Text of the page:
Information 'On TAP'

A pilot programme for the Appear system was held within the maintenance department of TAP Air Portugal. (All-Appear)

Per Hagman from Appear outlines the advantages that handheld computers have delivered to Portugal’s national carrier.

A pilot programme for the Appear system was held within the maintenance department of TAP Air Portugal. (All-Appear)

While every business considers its voice and data communication essential, there are some processes – like Maintenance, Repair, Overhaul (MRO) – that can be greatly improved using handheld devices.  Recent research showed that airlines strongly believe in the value and benefits mobile devices and handheld connectivity can bring to these processes: more than 50% will have adopted handheld devices for maintenance and engineering within the next two years.  Furthermore, statistics from the US Bureau of Transportation showed that 28.8 million minutes of aircraft delays in 2007 were caused by factors within the airlines’ control such as MRO, baggage loading and fuelling.
As a result, because of the impact on cost and aircraft turnaround times, more airlines will use digital handheld devices in the maintenance and engineering area of their operations than in any other.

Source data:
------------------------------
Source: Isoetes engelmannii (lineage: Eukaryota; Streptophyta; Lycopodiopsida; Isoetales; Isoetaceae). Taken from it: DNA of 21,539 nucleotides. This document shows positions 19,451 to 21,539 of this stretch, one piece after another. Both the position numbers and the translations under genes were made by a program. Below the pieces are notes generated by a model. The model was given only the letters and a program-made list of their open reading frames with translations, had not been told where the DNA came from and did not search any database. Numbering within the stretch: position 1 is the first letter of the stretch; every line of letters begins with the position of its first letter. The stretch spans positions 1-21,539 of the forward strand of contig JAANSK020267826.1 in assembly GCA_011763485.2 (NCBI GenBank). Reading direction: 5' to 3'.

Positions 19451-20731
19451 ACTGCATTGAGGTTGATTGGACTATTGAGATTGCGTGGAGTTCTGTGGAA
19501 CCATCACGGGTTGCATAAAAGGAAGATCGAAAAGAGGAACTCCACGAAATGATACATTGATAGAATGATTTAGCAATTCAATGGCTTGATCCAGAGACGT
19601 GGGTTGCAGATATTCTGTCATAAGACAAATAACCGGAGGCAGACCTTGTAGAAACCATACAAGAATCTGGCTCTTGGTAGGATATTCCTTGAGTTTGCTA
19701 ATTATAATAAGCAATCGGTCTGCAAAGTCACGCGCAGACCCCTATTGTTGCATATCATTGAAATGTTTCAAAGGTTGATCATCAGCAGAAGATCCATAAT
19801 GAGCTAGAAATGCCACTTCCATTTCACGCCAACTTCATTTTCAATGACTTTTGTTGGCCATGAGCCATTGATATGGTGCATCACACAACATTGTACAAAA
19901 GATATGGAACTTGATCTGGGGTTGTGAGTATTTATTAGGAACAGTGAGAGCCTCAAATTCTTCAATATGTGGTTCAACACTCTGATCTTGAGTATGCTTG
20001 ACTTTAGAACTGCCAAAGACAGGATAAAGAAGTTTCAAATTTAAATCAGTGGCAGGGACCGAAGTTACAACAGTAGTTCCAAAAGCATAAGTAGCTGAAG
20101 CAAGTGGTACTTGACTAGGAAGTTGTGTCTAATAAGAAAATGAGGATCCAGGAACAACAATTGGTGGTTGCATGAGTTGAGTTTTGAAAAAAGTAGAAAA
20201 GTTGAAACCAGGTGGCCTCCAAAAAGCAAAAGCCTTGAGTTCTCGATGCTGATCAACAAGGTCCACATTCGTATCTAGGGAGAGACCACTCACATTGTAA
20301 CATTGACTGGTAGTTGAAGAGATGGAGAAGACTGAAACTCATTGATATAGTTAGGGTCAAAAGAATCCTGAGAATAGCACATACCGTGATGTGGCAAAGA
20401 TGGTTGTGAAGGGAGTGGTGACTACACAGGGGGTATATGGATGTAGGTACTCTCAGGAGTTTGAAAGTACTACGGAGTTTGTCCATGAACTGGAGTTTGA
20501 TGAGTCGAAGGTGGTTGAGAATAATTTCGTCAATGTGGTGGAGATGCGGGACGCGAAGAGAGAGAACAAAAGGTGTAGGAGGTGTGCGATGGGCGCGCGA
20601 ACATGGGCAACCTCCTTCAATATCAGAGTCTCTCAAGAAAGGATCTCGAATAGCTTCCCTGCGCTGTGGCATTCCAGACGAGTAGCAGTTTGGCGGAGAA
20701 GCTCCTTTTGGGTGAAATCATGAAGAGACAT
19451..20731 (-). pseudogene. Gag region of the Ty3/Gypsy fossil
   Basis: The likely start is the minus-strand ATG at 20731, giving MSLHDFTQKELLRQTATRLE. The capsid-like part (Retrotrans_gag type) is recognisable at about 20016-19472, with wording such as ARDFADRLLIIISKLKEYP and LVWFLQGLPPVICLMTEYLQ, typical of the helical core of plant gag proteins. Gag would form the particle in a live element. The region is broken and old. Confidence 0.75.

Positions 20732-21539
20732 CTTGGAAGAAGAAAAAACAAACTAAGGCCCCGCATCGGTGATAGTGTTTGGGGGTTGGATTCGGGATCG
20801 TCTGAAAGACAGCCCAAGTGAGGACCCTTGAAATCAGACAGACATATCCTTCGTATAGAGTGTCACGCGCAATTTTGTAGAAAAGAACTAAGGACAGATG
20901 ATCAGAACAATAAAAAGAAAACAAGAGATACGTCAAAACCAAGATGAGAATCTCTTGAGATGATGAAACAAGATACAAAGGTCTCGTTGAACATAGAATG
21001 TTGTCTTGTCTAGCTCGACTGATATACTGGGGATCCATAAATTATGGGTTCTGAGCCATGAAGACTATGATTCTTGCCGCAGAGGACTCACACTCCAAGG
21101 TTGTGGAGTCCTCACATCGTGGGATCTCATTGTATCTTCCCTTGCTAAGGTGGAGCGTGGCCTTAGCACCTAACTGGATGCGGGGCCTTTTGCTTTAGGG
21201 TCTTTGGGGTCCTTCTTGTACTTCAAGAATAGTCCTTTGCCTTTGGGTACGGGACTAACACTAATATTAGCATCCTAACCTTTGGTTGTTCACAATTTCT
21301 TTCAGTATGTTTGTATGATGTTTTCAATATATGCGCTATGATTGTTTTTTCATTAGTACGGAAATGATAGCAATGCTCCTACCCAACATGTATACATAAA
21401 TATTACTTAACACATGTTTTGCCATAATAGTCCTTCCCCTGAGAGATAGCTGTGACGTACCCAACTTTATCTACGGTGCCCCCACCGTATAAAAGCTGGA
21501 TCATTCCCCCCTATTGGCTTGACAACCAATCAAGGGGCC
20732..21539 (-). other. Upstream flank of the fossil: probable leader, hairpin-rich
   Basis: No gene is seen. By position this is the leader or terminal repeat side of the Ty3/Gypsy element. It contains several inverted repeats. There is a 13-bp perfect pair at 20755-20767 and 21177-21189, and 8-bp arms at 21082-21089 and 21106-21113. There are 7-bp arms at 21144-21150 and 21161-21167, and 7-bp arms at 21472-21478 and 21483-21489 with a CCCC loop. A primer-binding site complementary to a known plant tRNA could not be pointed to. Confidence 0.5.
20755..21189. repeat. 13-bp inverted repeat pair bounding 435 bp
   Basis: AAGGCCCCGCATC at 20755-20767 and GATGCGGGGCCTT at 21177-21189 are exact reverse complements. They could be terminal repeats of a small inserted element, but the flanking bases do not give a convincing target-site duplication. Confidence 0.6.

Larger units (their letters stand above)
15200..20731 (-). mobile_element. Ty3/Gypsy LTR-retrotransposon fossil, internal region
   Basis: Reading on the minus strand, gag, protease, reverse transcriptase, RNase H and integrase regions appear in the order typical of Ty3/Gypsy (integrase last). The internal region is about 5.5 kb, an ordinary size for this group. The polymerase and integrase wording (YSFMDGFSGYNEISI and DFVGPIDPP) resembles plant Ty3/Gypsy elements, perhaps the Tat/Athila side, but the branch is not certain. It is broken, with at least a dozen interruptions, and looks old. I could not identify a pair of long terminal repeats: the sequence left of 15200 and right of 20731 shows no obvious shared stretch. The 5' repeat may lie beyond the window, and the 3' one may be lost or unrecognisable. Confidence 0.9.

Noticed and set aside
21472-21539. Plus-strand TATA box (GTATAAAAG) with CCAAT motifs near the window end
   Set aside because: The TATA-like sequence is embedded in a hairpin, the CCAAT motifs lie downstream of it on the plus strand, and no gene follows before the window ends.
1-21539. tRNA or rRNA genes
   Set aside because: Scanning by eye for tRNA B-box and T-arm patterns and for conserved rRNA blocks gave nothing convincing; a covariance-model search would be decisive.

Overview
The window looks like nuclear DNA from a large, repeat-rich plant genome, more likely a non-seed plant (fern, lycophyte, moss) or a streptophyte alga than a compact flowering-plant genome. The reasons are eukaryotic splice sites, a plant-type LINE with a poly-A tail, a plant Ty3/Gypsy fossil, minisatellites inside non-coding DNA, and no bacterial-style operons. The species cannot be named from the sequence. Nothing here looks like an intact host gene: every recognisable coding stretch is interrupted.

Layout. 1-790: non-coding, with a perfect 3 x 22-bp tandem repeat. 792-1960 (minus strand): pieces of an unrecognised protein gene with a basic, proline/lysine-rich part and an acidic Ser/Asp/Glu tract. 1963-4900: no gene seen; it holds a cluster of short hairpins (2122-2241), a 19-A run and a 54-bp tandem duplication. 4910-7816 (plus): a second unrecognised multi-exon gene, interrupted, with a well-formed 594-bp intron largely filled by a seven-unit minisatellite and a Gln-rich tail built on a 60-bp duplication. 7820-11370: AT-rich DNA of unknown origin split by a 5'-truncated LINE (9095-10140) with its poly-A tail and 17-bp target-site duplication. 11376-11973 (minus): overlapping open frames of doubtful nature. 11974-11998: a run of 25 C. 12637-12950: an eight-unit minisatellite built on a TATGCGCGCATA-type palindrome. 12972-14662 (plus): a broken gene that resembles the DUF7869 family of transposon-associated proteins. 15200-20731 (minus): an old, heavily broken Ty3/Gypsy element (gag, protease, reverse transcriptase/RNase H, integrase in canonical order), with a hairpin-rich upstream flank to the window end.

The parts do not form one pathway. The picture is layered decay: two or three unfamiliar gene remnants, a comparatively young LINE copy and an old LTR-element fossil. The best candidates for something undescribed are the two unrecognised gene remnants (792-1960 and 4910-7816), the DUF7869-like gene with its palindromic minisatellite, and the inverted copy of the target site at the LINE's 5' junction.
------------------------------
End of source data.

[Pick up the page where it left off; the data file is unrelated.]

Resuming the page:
The opportunity provided by handheld devices is to deliver complete, up-to-date information to maintenance mechanics, direct to the user’s fingertips.  This includes immediate access to all data pertaining to a specific aircraft type or tail number, the ability to troubleshoot problems, look up the parts needed, and sign off on the paperwork, all without having to leave the side of the aircraft.
For example, maintenance crews spend a lot of unproductive time researching information on spare parts.  The cost of a maintenance task is generally 75 – 80% labour.  Therefore, each minute saved is valuable.  Research also indicates that mechanics spend 20% to 30% of their time preparing to carry out a task for the current generation of aircraft.  Much of that time is dedicated to research and collecting the necessary documentation.  A further 10% of the mechanic’s time is spent documenting maintenance activities.  The equivalent of several full-time employees may be dedicated to back office data entry.
In order to address such issues and help MRO organizations streamline their operations, SITA (the air transport industry communication solution supplier, headquartered in Geneva) and Appear (a Swedish mobile software specialist) have recently started the deployment of a mobile workforce solution for line maintenance.  The solution was piloted with TAP Mainte-nance & Engineering (TAP M&E) in the Lisbon-Portela hub.
Recent research showed that airlines strongly believe in the value and benefits mobile devices and handheld connectivity can bring to engineering processes: it is believed that more than 50% will have adopted handheld devices for maintenance and engineering within the next two years.